Burma

Parliament Rejects USDP Lawmaker’s Proposal to Challenge US Sanctions

By Kyaw Hsu Mon 15 August 2016

RANGOON — In a vote in the Lower House of Parliament on Monday, MPs opted out of discussing a Union Solidarity and Development Party (USDP) member’s proposal related to a review of US sanctions.

Mandalay Division’s Thazi Township lawmaker Than Soe of the USDP had proposed that the government attempt to pressure the US to lift sanctions; the request comes three months after the United States Department of the Treasury again expanded its annual sanction term for Burma in May.

“There is no change to the US sanctions on Myanmar even though the country is now changing. That’s why I urged the government to address this issue,” he said in Parliament.

American sanctions on Burma were initiated in 1997. In 2012, the US restored diplomatic ties with Burma; one year after ex-President Thein Sein’s quasi-civilian government came to power.

Than Soe repeatedly emphasized that the US sanctions’ aim was to place pressure on the country to adopt a more democratic political system; it was right to do so when Burma was under military rule, he argued, but he said the country is currently changing and if sanctions remain, they could harm Burma’s development.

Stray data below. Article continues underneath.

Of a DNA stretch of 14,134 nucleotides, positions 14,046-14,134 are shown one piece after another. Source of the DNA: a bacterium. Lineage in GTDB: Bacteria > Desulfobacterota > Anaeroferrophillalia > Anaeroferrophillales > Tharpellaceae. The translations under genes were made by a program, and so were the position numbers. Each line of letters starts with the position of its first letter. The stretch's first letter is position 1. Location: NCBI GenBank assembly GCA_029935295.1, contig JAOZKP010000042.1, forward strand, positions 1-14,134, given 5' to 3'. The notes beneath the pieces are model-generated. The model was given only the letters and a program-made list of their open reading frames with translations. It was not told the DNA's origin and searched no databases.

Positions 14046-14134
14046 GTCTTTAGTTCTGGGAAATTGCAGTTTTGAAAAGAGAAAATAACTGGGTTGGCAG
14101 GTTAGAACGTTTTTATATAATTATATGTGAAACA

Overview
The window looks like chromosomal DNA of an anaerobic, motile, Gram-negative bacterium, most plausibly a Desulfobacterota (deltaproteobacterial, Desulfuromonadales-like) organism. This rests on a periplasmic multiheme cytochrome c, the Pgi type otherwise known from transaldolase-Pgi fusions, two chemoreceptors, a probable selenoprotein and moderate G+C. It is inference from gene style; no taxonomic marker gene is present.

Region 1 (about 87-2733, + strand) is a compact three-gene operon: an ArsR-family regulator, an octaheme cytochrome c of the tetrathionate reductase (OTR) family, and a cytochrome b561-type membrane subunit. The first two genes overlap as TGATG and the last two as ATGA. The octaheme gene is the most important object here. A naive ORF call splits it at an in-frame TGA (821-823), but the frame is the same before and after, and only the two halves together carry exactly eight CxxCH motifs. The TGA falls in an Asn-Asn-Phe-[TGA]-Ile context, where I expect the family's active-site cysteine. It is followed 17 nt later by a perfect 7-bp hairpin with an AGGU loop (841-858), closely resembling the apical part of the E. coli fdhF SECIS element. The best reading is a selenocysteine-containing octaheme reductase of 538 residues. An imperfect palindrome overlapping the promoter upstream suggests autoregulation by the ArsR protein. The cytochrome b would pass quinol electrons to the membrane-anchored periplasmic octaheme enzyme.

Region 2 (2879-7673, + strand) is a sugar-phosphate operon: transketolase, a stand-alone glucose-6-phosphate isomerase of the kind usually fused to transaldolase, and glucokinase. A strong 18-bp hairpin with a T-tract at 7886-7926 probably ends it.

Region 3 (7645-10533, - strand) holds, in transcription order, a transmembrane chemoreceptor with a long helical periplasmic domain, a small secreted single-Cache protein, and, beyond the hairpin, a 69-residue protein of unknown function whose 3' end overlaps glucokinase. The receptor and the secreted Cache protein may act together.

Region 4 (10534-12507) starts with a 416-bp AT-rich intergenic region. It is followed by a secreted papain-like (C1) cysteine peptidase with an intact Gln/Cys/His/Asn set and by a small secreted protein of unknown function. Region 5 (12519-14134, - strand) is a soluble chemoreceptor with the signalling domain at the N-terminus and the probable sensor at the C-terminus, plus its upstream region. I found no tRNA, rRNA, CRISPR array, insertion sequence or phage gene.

“US sanctions could delay the country’s development. That’s why the government should try to get sanctions lifted,” he said.

After Than Soe put forward his proposal, Lower House Speaker Win Myint called on lawmakers to vote whether a further discussion should be held on the issue. The proposal was rejected after 219 lawmakers voted it down, and a minority of 151 lawmakers supported it.

Mi Kon Chan, a National League for Democracy (NLD) Lower House lawmaker representing Paung Township in Mon State, said that parliamentarians will only agree to discuss issues which support the people’s and the country’s interests.
“We won’t agree to a proposal if it only focuses on a minority of people. This means the US sanctions only impact a few people here,” she said.

Many businesspeople in Burma—particularly those with connections to the ex-miltiary elite—remain on the US treasury department’s Specially Designated Nationals (SDN) list of people with whom American citizens are barred from doing business.

In February, at a meeting of Southeast Asian leaders in California, Burma’s former vice president Nyan Tun requested that US sanctions on Burma be lifted, arguing that, due to sanctions, Burma had received comparatively less developmental assistance from the US than other Asean countries.

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